History teaches us that every insurgency ends, eventually, with dialogue, negotiation and political compromise a lesson we British relearned the hard way during the Troubles in Northern Ireland. Why is Afghanistan different? Even the Pentagon acknowledges that there can be no purely military solution to the impasse. The Taliban, for whom the ejection of the infidel invader is a religious obligation, have made it clear that they will not stop fighting until our troops leave.
There are those who believe the Taliban will never renounce al-Qaeda, which is the West's real enemy in the region and the only justification for our continued military presence there. Yet Abdul Salam Zaeef, the former Taliban ambassador to Pakistan and ex-Guantánamo inmate told me Mullah Omar would "set in stone" a promise to keep al-Qaeda out of Afghanistan should the Taliban return to the political fold. It must be in our interests to at least explore this possibility.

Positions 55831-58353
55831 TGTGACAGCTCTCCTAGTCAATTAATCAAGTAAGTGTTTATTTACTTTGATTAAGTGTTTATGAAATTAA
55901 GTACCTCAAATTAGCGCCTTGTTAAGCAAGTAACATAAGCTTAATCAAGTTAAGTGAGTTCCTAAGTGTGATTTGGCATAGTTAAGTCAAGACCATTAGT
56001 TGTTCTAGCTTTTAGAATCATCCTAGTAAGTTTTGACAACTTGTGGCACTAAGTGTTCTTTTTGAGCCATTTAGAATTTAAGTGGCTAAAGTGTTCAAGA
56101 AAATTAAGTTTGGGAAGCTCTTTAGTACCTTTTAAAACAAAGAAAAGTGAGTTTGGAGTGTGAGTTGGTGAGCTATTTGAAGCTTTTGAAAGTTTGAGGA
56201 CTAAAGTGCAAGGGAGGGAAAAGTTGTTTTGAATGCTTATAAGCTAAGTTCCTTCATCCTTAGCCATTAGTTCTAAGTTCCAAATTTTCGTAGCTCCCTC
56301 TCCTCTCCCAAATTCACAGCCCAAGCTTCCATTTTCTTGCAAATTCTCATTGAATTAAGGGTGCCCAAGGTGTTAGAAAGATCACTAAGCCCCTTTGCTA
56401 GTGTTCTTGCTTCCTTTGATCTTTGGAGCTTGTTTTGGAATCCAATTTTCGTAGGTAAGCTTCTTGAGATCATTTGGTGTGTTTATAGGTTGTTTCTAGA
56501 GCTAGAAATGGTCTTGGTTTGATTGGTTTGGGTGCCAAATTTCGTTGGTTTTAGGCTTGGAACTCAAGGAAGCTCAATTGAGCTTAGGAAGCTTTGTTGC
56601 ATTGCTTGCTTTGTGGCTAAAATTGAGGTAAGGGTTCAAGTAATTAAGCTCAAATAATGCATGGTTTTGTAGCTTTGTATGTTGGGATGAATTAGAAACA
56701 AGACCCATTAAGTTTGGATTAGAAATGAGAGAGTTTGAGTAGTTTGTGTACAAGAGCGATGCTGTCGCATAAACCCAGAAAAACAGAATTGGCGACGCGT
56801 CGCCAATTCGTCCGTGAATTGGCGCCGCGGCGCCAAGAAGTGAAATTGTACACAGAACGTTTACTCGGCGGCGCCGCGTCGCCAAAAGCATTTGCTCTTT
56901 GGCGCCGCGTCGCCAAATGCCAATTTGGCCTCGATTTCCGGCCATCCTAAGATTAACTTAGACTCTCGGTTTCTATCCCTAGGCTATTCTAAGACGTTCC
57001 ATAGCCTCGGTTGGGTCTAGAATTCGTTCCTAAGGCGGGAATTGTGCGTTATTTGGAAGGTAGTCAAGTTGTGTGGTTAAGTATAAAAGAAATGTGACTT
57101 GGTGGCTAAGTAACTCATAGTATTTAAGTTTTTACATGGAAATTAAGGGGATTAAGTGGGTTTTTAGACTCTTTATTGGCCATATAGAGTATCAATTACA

We often forget that the Taliban leadership incorporates a wide spectrum of opinions, from hard-liners to relative moderates. Our task is to reach out and engage with the latter and do all we can to ensure they win their internal debate about Afghanistan's future. Many moderate Taliban acknowledge the mistakes of the past. In particular, they may be readier now to share power with the non-Pashtun minorities essential if the postwar peace is to be sustained. In the end, the only alternative to dialogue is ever more violence and you cannot put out a fire with gasoline.
Fergusson is the author of Taliban: The Unknown Enemy